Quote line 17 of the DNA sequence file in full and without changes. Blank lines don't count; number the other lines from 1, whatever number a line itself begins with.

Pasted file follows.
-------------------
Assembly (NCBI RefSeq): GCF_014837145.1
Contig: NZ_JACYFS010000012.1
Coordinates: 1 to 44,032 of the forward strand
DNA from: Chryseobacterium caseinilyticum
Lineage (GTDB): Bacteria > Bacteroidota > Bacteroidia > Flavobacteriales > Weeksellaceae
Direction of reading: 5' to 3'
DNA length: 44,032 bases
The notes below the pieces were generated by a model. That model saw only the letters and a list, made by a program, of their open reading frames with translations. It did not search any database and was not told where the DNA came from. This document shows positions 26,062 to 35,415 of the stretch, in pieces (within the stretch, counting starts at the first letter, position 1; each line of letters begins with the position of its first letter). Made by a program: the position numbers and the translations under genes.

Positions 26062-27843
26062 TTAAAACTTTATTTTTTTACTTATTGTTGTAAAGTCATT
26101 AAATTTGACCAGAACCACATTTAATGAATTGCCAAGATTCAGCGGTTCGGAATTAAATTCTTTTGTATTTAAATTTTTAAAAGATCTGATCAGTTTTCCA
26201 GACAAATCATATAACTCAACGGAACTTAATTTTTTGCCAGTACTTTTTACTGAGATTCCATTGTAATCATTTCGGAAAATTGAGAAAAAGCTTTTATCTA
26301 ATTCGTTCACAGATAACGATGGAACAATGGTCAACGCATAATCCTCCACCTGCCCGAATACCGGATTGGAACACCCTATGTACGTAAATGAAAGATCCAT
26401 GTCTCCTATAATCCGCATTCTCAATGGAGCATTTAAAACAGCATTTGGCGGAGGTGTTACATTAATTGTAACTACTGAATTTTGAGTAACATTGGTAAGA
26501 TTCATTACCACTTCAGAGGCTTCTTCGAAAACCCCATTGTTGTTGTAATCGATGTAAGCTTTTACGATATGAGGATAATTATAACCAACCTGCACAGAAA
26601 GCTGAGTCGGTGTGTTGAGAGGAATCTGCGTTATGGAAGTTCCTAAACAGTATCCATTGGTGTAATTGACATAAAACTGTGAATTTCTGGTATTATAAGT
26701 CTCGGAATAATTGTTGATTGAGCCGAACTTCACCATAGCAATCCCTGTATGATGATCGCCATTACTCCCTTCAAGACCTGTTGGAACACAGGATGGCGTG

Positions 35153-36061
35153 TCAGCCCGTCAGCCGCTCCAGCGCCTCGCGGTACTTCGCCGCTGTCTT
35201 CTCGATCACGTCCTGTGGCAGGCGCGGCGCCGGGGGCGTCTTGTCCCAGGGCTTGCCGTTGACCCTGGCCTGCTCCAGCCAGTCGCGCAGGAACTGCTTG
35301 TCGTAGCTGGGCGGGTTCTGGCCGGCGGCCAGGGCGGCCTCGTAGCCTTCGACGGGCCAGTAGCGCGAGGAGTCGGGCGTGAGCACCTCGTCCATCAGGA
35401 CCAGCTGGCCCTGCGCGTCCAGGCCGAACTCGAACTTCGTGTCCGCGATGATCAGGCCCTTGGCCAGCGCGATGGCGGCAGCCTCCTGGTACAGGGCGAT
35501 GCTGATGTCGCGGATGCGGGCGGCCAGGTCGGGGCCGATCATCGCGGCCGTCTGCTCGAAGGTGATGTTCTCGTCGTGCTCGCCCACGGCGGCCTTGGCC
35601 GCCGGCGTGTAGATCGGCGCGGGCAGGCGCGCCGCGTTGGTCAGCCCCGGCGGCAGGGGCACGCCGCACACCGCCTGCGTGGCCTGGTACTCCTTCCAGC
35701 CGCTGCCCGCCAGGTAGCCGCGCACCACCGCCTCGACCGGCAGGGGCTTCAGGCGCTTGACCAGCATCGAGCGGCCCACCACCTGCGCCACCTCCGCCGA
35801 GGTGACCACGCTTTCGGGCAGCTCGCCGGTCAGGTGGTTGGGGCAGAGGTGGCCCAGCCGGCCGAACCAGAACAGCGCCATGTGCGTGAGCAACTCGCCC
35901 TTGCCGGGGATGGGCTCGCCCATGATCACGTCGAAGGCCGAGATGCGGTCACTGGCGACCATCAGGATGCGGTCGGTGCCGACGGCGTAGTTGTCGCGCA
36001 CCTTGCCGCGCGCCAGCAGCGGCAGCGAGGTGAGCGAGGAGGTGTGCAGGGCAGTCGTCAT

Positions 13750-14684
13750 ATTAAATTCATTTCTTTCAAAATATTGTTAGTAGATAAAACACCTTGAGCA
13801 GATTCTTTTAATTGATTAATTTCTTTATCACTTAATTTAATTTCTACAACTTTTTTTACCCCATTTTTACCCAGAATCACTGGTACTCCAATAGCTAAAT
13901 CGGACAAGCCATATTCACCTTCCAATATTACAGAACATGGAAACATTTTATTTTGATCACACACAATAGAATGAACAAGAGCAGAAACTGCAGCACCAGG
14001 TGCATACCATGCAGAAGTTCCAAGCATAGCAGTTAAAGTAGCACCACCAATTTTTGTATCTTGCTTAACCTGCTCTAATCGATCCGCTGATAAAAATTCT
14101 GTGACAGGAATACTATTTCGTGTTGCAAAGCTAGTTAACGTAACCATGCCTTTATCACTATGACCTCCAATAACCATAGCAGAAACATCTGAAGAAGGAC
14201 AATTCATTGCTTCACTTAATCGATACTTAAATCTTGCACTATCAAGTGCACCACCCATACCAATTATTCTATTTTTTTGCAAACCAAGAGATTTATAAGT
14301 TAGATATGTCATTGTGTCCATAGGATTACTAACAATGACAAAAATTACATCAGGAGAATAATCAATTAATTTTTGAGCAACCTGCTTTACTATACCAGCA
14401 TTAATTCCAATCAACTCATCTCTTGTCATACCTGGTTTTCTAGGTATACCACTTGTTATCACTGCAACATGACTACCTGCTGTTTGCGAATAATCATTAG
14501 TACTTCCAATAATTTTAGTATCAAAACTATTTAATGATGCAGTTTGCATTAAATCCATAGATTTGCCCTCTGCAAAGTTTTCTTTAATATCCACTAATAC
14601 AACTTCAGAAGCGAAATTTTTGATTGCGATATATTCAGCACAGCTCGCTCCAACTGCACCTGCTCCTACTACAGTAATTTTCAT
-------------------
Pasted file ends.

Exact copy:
26701 CTCGGAATAATTGTTGATTGAGCCGAACTTCACCATAGCAATCCCTGTATGATGATCGCCATTACTCCCTTCAAGACCTGTTGGAACACAGGATGGCGTG